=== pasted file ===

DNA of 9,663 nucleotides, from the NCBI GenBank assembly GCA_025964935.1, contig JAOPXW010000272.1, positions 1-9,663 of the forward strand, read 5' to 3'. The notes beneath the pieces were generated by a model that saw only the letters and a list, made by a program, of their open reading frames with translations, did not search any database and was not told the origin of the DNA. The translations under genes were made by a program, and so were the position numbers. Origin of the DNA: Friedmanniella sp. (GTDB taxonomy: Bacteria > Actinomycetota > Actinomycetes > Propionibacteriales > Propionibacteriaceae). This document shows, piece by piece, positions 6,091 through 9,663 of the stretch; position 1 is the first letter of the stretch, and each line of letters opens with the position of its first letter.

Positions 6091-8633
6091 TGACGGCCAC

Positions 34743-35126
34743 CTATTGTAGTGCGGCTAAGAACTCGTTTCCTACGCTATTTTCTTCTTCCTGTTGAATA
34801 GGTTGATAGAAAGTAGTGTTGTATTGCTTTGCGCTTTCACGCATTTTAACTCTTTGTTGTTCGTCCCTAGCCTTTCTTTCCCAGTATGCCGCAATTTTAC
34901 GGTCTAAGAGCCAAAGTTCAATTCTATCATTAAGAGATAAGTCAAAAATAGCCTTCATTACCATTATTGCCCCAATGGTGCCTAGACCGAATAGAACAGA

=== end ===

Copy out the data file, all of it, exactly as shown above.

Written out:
DNA of 9,663 nucleotides, from the NCBI GenBank assembly GCA_025964935.1, contig JAOPXW010000272.1, positions 1-9,663 of the forward strand, read 5' to 3'. The notes beneath the pieces were generated by a model that saw only the letters and a list, made by a program, of their open reading frames with translations, did not search any database and was not told the origin of the DNA. The translations under genes were made by a program, and so were the position numbers. Origin of the DNA: Friedmanniella sp. (GTDB taxonomy: Bacteria > Actinomycetota > Actinomycetes > Propionibacteriales > Propionibacteriaceae). This document shows, piece by piece, positions 6,091 through 9,663 of the stretch; position 1 is the first letter of the stretch, and each line of letters opens with the position of its first letter.

Positions 6091-8633
6091 TGACGGCCAC

Positions 34743-35126
34743 CTATTGTAGTGCGGCTAAGAACTCGTTTCCTACGCTATTTTCTTCTTCCTGTTGAATA
34801 GGTTGATAGAAAGTAGTGTTGTATTGCTTTGCGCTTTCACGCATTTTAACTCTTTGTTGTTCGTCCCTAGCCTTTCTTTCCCAGTATGCCGCAATTTTAC
34901 GGTCTAAGAGCCAAAGTTCAATTCTATCATTAAGAGATAAGTCAAAAATAGCCTTCATTACCATTATTGCCCCAATGGTGCCTAGACCGAATAGAACAGA